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Postgrad Med J. 2011 Aug;87(1030):524-8. doi: 10.1136/pgmj.2010.109363. Epub 2011 Jun 3.

Optimising surgical training: use of feedback to reduce errors during a simulated surgical procedure.

Author information

1
Colles Institute, Royal College of Surgeons in Ireland, 121 St Stephen's Green, Dublin 2, Ireland. emboyle@rcsi.ie

Abstract

OBJECTIVE:

To assess the effect of proximate or immediate feedback during an intensive training session. The authors hypothesised that provision of feedback during a training session would improve performance and learning curves.

METHODS:

Twenty-eight trainee surgeons participated in the study between September and December 2008. They were consecutively assigned to group 1 (n=16, no feedback) or group 2 (n=12, feedback) All the participants performed five hand-assisted laparoscopic colectomy procedures on the ProMIS surgical simulator. Efficiency of instrument use (instrument path length and smoothness) and predefined intraoperative error scores were assessed. Facilitators assisted their performance and answered questions when asked. Group 1 participants were given no extra assistance, but group 2 participants received standardised feedback and the chance to review errors after every procedure. Data were analysed using SPSS V.15. Mann-Whitney U tests were used to compare mean performance results, and analysis of variance was used to calculate within-subject improvement.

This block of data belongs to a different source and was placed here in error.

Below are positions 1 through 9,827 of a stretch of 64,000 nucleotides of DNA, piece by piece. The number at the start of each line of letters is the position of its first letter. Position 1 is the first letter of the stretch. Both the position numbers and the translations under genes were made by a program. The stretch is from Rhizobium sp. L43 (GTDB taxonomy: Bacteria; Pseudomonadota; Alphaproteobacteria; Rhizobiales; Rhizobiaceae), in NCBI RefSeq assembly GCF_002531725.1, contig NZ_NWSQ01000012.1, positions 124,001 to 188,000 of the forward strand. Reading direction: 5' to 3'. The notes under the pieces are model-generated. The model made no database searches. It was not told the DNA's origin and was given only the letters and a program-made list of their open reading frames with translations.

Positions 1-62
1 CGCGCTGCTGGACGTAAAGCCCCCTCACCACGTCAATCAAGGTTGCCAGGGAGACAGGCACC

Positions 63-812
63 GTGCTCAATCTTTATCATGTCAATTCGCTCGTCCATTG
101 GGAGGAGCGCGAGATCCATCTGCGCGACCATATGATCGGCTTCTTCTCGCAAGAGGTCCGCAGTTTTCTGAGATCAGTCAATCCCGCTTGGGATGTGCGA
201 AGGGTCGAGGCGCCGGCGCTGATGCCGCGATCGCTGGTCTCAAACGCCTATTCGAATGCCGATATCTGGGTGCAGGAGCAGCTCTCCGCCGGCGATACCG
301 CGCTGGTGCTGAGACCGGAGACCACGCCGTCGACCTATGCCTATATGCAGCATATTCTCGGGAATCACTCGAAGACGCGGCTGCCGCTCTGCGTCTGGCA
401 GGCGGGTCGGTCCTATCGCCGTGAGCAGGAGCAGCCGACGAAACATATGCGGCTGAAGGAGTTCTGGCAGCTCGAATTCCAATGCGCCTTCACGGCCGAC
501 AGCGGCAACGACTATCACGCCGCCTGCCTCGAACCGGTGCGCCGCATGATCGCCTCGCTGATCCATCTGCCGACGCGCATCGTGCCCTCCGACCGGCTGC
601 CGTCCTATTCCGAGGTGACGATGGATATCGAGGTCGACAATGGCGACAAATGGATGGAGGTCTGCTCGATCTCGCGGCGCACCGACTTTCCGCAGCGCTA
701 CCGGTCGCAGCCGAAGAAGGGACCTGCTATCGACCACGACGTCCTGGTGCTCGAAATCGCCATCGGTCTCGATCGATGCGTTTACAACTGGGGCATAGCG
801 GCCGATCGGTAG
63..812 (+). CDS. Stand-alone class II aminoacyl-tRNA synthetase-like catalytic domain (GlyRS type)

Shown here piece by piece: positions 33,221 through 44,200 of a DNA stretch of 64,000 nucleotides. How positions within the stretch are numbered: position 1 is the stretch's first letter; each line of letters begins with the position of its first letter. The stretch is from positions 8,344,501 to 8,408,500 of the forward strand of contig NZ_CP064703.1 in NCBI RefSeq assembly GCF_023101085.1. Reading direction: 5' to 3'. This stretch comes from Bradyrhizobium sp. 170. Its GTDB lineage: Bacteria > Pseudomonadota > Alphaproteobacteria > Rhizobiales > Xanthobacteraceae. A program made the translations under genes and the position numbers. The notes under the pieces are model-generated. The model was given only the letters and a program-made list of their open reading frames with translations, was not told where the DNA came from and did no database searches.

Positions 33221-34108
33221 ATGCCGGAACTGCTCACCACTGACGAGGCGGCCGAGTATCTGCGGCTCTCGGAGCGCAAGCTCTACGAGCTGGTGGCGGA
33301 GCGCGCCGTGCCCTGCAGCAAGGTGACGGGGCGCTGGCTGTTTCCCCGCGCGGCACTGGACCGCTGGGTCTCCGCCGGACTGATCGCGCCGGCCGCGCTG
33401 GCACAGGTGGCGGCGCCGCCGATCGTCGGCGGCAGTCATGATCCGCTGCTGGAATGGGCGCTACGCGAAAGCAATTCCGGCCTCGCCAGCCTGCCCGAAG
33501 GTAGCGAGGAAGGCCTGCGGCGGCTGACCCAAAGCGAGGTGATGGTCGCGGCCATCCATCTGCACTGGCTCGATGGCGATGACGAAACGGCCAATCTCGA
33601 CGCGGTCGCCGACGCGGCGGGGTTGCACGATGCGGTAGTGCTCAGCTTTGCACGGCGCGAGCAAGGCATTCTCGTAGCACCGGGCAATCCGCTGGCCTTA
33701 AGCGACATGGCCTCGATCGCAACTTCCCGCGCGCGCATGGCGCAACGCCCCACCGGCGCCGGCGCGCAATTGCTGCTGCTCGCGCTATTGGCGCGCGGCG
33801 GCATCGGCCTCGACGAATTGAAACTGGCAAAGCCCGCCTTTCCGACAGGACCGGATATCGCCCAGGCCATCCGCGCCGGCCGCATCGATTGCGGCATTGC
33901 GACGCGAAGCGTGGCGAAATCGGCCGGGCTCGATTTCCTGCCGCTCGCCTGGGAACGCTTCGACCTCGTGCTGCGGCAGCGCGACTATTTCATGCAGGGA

RESULTS:

Group 1 achieved better results for instrument path length (23 874 mm vs 39 086 mm, p=0.001) and instrument smoothness (2015 vs 2567, p=0.045) However, group 2 (feedback) performed significantly better with regard to error scores (14 vs 4.42, p=0.000). In addition, they demonstrated a smoother learning curve. Inter-rater reliability for the error scores was 0.97.

CONCLUSION:

The provision of standardised proximate feedback was associated with significantly fewer errors and an improved learning curve. Reducing errors in the skills lab environment should lead to safer clinical performance. This may help to make training more efficient and improve patient safety.

PMID:
21642446
DOI:
10.1136/pgmj.2010.109363
[Indexed for MEDLINE]

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